American Idol - is gospel really that popular?

Okay, so maybe the American Idol contestants and wannabes aren’t all singing gosel music. However, something that sounds gospel-like seems to be the dominant musical style. You know, that “woahah wohah whooooah oooooh woahahhhhaa” way-too-many-notes style of music … I can’t think of what it’s called.

Anyhow, is that style of music really that popular? If not, why do most of the American Idol contestants sing in that style?

Yes, it really is that popular. Listen to any R&B or pop and that’s what you’ll hear.

FTR, on American Idol they call them runs. I don’t know what the official style would be called, but it’s popular, and has been for a long time.

It’s called melisma, and the contestants sing that way because they don’t know how to sing any other way. Pop music–Brittney, Christina, Justin, Jessica–is all these kids have been exposed to, consequently that is how they think they are supposed to show their singing range.

I think it’s called Mariahisma, named after its most evil practitioner, Mariah Carey. :slight_smile:

I have no idea if or why it is popular, but I can’t stand it. That’s why I won’t watch American Idol, even though I think it may be a fun show conceptually. That style of music just grates on me.

I always referred to it as “styling” a song, and I hate it too. How do I know you’re hitting the note you meant to hit if you’re just inventing them as you go along?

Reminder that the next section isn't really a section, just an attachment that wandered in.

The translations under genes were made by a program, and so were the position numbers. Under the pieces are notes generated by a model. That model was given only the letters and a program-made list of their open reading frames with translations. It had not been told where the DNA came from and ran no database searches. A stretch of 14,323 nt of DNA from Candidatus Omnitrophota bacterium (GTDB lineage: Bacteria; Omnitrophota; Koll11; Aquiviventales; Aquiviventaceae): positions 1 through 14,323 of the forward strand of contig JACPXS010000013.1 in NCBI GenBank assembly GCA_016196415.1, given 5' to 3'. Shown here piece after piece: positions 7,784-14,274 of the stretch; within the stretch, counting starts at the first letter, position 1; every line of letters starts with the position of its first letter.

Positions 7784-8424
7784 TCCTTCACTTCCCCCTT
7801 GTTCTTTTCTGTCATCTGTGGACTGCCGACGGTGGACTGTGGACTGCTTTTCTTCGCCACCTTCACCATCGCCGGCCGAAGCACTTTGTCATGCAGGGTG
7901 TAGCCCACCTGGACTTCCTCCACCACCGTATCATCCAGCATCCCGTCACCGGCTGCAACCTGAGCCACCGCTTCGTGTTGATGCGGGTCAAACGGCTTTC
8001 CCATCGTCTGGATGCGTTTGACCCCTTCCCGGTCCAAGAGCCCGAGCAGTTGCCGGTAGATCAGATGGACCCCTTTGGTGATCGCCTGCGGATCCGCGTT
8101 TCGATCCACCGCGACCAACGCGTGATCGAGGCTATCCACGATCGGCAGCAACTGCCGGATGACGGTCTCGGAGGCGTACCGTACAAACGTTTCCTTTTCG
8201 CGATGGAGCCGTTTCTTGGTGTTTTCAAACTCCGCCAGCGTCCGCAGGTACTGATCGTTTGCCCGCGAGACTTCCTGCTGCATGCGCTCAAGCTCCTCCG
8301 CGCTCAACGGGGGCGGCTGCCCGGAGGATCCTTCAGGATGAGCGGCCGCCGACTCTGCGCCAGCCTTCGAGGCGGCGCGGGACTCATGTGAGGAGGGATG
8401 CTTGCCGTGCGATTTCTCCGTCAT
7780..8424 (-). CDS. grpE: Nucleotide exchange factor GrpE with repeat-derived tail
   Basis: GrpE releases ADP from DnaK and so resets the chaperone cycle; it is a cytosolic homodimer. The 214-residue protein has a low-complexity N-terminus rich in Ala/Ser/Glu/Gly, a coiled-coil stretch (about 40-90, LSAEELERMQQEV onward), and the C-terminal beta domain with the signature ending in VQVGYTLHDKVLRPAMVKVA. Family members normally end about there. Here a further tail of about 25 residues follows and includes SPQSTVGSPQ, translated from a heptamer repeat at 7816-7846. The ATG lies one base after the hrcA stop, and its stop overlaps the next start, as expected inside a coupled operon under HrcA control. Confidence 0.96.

I’ve also heard it called “curlicues.” I gather it’s a technique that is popular in black gospel circles.

It’s the sort of thing where a little can go a long way. A very long way. I find it interesting occasionally. Very occasionally. Generally, it’s so overdone it becomes sickening, to the point where I now get a thrill hearing someone simply hold a note for two whole seconds.

“However, something that sounds gospel-like seems to be the dominant musical style. You know, that “woahah wohah whooooah oooooh woahahhhhaa” way-too-many-notes style of music … I can’t think of what it’s called.”

Like gobear said, the technique is called melisma, which roughly means embellishing a single syllable with serveral notes of melody.